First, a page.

Valdis Dombrovskis, the EU's trade chief, told Euronews that other measures, besides patent waivers, need to be considered to ramp up global production of COVID-19 vaccines.
Intellectual property is "just one part of the story" in vaccine production and "practical know-how is equally important", said Valdis Dombrovskis, the EU Commission Executive Vice-President, as international calls for lifting patents on coronavirus vaccines mount.
"It's important to understand what is the problem that we're trying to solve. The problem is that we need to ramp up global vaccine production as fast as possible and we need to ensure accessibility to vaccines in both developed and developing countries," Dombrovskis, who is in charge of trade and relations with the World Trade Organization (WTO), told Euronews.
"The question is how also we can ramp up production in developing countries and this can be done through voluntary licensing. It can be done, if needed, through compulsory licensing. From the EU [side], we're indicating that we're ready to work also in this kind of solutions."
The vice-president's comments follow a surprising move on Wednesday evening by Katherine Tai, the US Trade Representative. Tai wrote on Twitter that the administration of President Joe Biden was in favour of waiving intellectual property protection for COVID-19 vaccines.
The US Secretary promised to engage with the WTO to make the waiver happen but cautioned the negotiations would take time and need to be based on consensus.
Over 100 countries, such as India and South Africa, support the initiative. Dr Tedros Adhanom Ghebreyesus, director-general of the World Health Organization (WHO), called it a "monumental moment" in the fight against the pandemic.
'Practical know-how is equally important'
Dombrovskis warned that the feasibility and usefulness of the patent waiver must be demonstrated and that other instruments might help overcome the problems in the short term.
"We're ready to discuss with US and with our partners in the WTO the concrete US proposal [of patent waiver] and to see how it helps to address the underlying problems, which is to ramp up global vaccine production," he said.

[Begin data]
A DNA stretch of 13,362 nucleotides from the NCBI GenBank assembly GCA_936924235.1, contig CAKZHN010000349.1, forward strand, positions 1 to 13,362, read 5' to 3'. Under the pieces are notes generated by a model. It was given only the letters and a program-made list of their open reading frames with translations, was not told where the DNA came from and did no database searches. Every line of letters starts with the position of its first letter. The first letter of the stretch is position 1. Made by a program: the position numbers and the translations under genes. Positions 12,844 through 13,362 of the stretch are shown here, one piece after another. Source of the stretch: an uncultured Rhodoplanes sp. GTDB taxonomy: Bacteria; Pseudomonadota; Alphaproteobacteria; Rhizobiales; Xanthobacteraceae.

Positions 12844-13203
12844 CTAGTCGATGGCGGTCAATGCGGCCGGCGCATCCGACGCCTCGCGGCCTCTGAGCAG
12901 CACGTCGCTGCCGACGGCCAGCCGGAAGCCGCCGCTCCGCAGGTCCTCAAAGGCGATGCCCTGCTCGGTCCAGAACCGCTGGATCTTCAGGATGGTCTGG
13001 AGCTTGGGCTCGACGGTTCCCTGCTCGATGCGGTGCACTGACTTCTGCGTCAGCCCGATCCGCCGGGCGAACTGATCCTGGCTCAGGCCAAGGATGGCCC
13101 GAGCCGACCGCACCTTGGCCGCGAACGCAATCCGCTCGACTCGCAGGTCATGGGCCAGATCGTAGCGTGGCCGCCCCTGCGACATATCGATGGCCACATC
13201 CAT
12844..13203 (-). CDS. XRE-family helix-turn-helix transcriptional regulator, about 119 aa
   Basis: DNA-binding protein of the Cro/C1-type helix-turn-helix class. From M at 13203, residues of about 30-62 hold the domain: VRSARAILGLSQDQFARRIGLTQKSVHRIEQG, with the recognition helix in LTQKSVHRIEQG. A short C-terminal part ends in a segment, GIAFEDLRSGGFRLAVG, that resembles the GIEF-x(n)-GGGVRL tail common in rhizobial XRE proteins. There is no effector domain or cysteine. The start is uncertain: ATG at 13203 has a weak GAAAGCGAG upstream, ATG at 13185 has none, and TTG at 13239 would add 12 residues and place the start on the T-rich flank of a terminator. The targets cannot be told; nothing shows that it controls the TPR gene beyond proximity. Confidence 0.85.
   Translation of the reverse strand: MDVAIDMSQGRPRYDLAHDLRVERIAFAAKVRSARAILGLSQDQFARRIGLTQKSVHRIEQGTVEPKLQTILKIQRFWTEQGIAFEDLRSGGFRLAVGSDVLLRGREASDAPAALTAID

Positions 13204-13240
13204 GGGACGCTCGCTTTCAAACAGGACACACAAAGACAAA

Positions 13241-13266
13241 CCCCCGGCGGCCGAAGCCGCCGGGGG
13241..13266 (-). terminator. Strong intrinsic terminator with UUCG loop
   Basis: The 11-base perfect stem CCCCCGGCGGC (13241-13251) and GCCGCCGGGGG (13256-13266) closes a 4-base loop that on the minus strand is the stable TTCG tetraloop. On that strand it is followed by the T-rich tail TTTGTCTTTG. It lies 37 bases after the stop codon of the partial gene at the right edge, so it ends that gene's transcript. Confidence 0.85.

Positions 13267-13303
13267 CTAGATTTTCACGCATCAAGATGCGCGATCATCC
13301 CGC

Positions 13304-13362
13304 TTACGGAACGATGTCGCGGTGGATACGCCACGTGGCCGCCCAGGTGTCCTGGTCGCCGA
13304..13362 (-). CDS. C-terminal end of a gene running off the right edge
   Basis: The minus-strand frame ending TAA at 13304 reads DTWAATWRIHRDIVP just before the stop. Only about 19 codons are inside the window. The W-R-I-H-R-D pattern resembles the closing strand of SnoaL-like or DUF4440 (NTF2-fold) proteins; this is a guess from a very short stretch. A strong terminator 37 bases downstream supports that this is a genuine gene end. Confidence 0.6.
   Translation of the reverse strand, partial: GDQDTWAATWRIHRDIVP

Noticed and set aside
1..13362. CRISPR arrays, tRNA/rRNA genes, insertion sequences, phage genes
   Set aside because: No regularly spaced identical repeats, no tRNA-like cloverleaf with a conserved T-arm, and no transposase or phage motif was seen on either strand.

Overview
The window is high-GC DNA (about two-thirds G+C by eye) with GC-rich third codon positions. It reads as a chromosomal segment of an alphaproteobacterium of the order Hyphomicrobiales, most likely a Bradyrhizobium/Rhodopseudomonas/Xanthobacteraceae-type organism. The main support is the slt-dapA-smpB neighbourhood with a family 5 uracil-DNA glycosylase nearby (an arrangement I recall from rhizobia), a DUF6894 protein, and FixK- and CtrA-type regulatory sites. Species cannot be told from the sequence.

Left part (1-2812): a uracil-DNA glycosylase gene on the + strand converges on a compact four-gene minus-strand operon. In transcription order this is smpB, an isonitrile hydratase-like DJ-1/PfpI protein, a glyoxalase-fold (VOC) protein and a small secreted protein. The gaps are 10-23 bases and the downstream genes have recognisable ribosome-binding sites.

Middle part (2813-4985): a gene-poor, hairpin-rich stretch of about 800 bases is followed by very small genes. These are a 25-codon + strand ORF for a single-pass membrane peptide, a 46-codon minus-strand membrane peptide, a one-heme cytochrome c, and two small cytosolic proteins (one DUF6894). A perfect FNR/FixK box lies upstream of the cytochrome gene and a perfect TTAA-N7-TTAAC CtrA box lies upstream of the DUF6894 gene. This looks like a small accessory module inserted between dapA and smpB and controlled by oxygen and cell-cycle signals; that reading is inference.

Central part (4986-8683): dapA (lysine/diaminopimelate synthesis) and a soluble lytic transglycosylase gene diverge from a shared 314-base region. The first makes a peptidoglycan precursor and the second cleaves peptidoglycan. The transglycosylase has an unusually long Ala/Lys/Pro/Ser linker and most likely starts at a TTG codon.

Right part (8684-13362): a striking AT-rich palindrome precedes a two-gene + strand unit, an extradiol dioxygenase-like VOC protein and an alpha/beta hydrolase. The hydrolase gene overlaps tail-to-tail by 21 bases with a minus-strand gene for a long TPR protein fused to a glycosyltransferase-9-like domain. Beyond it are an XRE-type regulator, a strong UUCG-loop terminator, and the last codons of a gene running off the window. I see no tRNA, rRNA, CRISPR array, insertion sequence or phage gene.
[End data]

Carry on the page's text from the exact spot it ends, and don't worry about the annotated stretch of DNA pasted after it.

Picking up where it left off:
"Because intellectual property ... is just one part of the story. There is still much of the know-how needed. And this you can achieve through partnerships between those companies which have this know-how and those companies which can provide additional vaccine manufacturing capacity."
The vice-president said that the EU was already "actively facilitating" this type of partnerships and licencing agreements with developing countries.
"Of course, intellectual property rights are important. But the practical know-how is equally important."
Asked if he expects member states that host big pharmaceutical companies, like Belgium and the Netherlands, to put up a fight against the American plan, the Latvian Commissioner refused to speculate.
"At this stage, I cannot [give a] position on behalf of the member states. It's for member states themselves. I can tell you the state of play from the European Commission side."
Dombrovskis pointed out that the EU is "exporting more than 40%" of its vaccine production.
"A lot of this goes to developing countries. We do not see this followed by other developed countries yet," he added.
The EU's U-turn on IP rights
Ursula von der Leyen, President of the European Commission, was the first high-ranking official in Brussels to react to the unexpected American proposal.
"The European Union is also ready to discuss any proposal that addresses the crisis in an effective and pragmatic manner. And that’s why we are ready to discuss how the US proposal for waiver on IP protection for covid vaccines could help achieve that objective," von der Leyen said on Tuesday morning during the State of the Union 2021, an event organised by the European University Institute.
The president's stance was markedly different than the position she expressed during an interview with The New York Times last month when she remarked "I am not at all a friend of releasing patents", a mood that until this week was prevalent across the continent.
Members of the European Parliament, including President David Sassoli, also voiced their support in favour of the American initiative.
French President Emmanuel Macron joined too Biden's call but insisted the priority for advanced economies should be donating more doses to poorer countries.
Germany, however, rejected the initiative, saying the focus must be on increasing capacity and ensuring quality rather than on intellectual property.
The pharmaceutical sector has already moved to oppose the initiative, which is considered unprecedented. The industry sees patents as a key element to guarantee profit and offset the costly and risky nature of research and development (R&D).
"This short-sighted and ineffectual decision by the Biden administration puts the hard-won progress in fighting this terrible disease in jeopardy," said Nathalie Moll, director-general of the European Federation of Pharmaceutical Industries and Associations (EFPIA).
"This decision will sow confusion between public and private partners, further weaken already strained supply chains and foster the proliferation of counterfeit vaccines," said Stephen J. Ubl, president and CEO of the Pharmaceutical Research and Manufacturers of America (PhRMA) association.